Knowing what to believe about research is often related to understanding the scientific method. The two basic approaches to using the scientific method, the descriptive and the experimental research approaches, differ because they seek to attain different types of knowledge. Descriptive research tries to describe particular situations; experimental research tries to determine cause-and-effect relationships. Independent variables are not manipulated in descriptive research. For that reason, it is not possible to decide whether one thing causes another. Instead, survey research uses correlational techniques, which allow the determination of whether behaviors or attitudes are related to one another and whether they predict one another. For example, how liberal a person's political views are might be related to that person's attitudes about sexuality. Such a relationship could be determined using descriptive research.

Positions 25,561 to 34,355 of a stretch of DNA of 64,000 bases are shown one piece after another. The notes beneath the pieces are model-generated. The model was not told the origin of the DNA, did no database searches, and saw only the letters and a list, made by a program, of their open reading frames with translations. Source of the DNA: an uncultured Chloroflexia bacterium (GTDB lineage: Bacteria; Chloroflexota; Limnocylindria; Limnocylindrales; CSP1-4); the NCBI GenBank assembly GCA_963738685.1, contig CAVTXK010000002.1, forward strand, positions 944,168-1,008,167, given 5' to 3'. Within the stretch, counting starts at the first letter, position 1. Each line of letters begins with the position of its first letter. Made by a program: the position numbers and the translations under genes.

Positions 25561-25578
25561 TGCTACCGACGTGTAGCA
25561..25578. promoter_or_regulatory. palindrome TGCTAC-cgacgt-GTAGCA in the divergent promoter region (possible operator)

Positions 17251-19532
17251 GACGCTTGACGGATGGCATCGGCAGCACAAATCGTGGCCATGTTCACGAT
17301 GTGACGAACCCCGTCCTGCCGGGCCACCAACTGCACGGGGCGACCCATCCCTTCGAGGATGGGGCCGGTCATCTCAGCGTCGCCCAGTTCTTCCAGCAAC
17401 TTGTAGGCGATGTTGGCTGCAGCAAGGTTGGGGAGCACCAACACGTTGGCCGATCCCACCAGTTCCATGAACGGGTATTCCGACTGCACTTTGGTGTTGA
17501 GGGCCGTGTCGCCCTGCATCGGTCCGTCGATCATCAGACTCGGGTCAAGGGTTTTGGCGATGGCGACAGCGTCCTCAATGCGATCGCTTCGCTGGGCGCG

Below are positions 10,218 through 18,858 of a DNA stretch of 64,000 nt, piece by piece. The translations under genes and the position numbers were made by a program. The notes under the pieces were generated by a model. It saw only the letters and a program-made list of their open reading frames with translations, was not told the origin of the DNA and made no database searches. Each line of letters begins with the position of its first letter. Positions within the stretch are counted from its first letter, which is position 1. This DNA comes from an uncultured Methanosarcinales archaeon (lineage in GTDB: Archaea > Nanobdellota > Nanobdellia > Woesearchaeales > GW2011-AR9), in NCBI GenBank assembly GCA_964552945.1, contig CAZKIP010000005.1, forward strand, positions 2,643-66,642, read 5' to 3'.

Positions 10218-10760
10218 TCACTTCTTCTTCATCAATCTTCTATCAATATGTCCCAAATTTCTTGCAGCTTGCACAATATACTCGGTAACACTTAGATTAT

Survey research, as a widely used descriptive technique, is defined as a method of collecting standardized information by interviewing a representative sample of some population. All research involves sampling of subjects. That is, subjects must be found to participate in the research whether that research is a survey or an experiment. Sampling is particularly important when conducting survey research, because the goal is to describe what a whole population is like based on the data from a relatively small sample of that population.
Was this article helpful?